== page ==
The Hobbit 2 | Roast Mutton

by Glenn on August 22, 2019

When chapter 2 opens, it’s the morning after thirteen dwarves and the wizard, Gandalf, had invaded the home of Bilbo Baggins and recruited him to be a burglar on their gold-seeking adventure. This is a job for which Bilbo seems totally unsuited, but when a wizard tells you are going to do something, it’s hard to argue. It had been a trying night for Bilbo and when he woke up, everyone had left the house which was left a mess, so Bilbo went about bringing order back to his world. But here is a telling line:

“[H]e was really relieved after all to think that they had all gone without him, and without bothering to wake him up (‘but with never a thank -you’ he thought); and yet in a way he could not help feeling just a trifle disappointed. The feeling surprised him.”

Suddenly Gandalf burst in to tell Bilbo that he had just ten minutes to meet the others. Before Bilbo could raise objections, he was pushed out the door by Gandalf. Bilbo wanted to do more things around the house and take some personal items on the journey, but Gandalf said there was no time. Bilbo had to run, totally unprepared for his adventure.

I am reading The Hobbit through the lens of adventure. Some adventures are sought and planned for. Others come at us, ready or not. The adventure to which the hobbit, Bilbo Baggins, has been called was more or less thrown at him and he would have been happy had it gone to someone else. But inside Bilbo are two tendencies, the desire to pursue comfort and an openness to adventure.

The character of Gandalf is complicated. On the one hand, he has a tough love policy toward Bilbo. He pushes him out the door and sends him on the way rather breathless and out of sorts. On the other hand, when Gandalf joins up with the party later, he has brought pocket-handkerchiefs and a pipe and tobacco for Bilbo. Bilbo is not allowed to take comforts of home on this journey, but some of the comforts of home are brought to him once he has set out.

As the group sets out on horseback (with a pony for Bilbo), one of the features of their journey is that “they told stories or sang songs as they rode forward all day”. With no knowledge of what the film is like, I can imagine a soundtrack accompanies the group as they set out. But there is no soundtrack in the book. We will see that the group is either talking, singing, or silent.

Weather is part of this adventure. The seasons correspond to the Northern Hemisphere and perhaps Northern England is an appropriate analog. It’s not pleasant traveling like this. As it gets dark, the group notices that Gandalf has disappeared. This is part of Gandalf’s character. He isn’t always with the group, but not because he’s a flake, but because he is sometimes attending to other sorts of business. You take Gandalf when you can have him, but you don’t control Gandalf. He attends to whatever he attends to. When he’s present, he’s fully present, but simply can’t always be present. In this case he is scouting the way. But this is unknown to the party of adventurers as he doesn’t really tell anyone when he leaves or where he’s going.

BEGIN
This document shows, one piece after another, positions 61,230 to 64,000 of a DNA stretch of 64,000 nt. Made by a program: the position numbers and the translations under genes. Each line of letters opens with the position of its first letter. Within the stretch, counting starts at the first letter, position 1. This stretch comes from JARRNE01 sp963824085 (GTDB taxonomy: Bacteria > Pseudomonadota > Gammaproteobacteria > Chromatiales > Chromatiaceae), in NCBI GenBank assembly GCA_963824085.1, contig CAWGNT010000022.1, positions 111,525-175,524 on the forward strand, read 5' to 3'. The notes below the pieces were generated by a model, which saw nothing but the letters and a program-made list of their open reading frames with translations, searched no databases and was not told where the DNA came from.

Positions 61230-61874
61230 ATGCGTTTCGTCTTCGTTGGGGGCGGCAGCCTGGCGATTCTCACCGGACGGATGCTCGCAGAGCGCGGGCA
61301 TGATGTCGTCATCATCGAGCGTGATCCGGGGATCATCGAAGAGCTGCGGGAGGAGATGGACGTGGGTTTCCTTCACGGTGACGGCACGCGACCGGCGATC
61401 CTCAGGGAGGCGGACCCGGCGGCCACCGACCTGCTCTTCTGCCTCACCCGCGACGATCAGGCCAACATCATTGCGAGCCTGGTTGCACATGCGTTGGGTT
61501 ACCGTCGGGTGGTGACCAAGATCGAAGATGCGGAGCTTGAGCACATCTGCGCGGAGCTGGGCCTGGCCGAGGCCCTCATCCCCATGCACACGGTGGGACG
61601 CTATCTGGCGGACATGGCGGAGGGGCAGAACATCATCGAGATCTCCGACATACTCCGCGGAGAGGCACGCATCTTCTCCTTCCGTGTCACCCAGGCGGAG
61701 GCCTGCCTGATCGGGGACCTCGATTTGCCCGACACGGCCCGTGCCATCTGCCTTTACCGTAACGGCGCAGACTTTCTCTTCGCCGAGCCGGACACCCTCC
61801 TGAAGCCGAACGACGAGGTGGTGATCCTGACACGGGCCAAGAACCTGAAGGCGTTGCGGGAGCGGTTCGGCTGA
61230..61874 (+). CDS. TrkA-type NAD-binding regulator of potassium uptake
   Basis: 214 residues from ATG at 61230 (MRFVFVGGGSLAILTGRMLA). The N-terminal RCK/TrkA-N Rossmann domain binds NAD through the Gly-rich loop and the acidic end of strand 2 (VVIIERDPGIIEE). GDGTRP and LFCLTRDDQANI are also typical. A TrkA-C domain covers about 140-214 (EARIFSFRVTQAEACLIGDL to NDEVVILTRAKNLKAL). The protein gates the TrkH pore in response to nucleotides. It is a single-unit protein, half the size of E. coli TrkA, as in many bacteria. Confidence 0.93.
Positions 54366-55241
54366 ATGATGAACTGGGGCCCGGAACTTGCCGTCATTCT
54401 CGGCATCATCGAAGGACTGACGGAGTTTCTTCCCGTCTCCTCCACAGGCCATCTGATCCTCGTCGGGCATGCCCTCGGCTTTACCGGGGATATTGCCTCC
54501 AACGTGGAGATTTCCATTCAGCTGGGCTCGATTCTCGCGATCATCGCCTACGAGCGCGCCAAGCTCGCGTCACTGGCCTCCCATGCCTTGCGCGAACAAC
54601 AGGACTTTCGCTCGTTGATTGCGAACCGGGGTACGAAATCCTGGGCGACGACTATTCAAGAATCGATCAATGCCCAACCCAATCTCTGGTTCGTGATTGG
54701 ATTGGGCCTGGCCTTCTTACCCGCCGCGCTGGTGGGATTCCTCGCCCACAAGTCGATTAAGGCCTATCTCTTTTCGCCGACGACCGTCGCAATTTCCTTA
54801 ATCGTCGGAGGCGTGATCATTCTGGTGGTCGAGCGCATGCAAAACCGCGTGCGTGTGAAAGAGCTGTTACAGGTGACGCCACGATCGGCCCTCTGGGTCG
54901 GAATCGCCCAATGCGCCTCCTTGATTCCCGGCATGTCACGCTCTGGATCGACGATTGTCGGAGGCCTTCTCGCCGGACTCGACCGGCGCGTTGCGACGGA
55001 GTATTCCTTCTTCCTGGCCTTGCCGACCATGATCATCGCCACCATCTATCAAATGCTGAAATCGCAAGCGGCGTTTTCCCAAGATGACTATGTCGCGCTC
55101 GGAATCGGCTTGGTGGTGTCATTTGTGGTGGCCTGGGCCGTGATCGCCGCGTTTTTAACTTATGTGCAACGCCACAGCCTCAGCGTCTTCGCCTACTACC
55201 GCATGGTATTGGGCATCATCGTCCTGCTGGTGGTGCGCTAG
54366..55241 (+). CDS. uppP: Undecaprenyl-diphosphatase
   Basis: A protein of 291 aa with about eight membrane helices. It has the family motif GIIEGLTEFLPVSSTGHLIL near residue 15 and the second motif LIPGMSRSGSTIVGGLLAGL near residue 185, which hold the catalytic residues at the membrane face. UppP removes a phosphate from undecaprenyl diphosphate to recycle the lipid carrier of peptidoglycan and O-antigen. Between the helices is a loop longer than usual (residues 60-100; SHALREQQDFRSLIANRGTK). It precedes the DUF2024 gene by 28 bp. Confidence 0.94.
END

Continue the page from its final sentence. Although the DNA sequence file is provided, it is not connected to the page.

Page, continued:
The group camps out under a tree. The wind and the rain mean they can’t light a fire. And then the unexpected happens: one of the ponies gets spooked for no reason and runs into a river. Two of the dwarves rescue the pony out of the river but lose a considerable amount of food in process and nearly drown. When dinner finally arrives, it is not how Bilbo normally experiences it. Then someone sees a light . . .

The balance of this chapter is an incident with three trolls. Things for a while look rather bleak for the adventurers who find themselves in quite a mess. What could have ended badly is turned around when Gandalf rejoins the party and saves the day in a very clever way. (Apparently wizards are cautious about how they take on trolls.)

The party questions Gandalf on his whereabouts. The mystery that is Gandalf is deepened when after explaining what he had been doing, he says, “I immediately had a feeling that I was wanted back.” And Gandalf seems to scold the group: “Please be more careful, next time, or we shall never get anywhere.” But they are in trouble because they won’t be making good time, not because they had placed themselves in the way of potential harm.

Story Summation

1 | A group of dwarves are on a mission to reclaim gold that has been stolen from their people by a dragon. A wizard, Gandalf, is a consultant on this adventure and  has recruited (nearly against his will) a hobbit, Bilbo Baggins, to serve as a burglar.

2 | Bilbo is sent off to this adventure at the last minute with no time to prepare. Gandalf later brings some personal items to make the journey more comfortable for Bilbo. Gandalf leaves the group for a time. In the meantime, the party runs into some darkness and rain, which is trying enough, but then they encounter three trolls who would have made this a very short book if Gandalf had not understood he needed to come back and save the day, which he did in an ingenious way.

Adventure Lessons

Some adventures are dropped on us and we don’t really have enough time to prepare for them. But maybe it’s better this way. We don’t always know what we want or need in life. When we are called to an adventure, we go, and trust that we will get what we need along the way.

There’s nothing easy about adventures. Even things you might predict, like darkness or rain, make things more difficult. The pursuit of adventure and comfort are not necessarily compatible.

The summons to adventure comes from Gandalf. The dwarves wouldn’t attempt this without him. The hobbit is summoned by him. Gandalf is accompanying them on this journey, but that presence can’t always be counted on, although we see that Gandalf is aware when his presence is needed.

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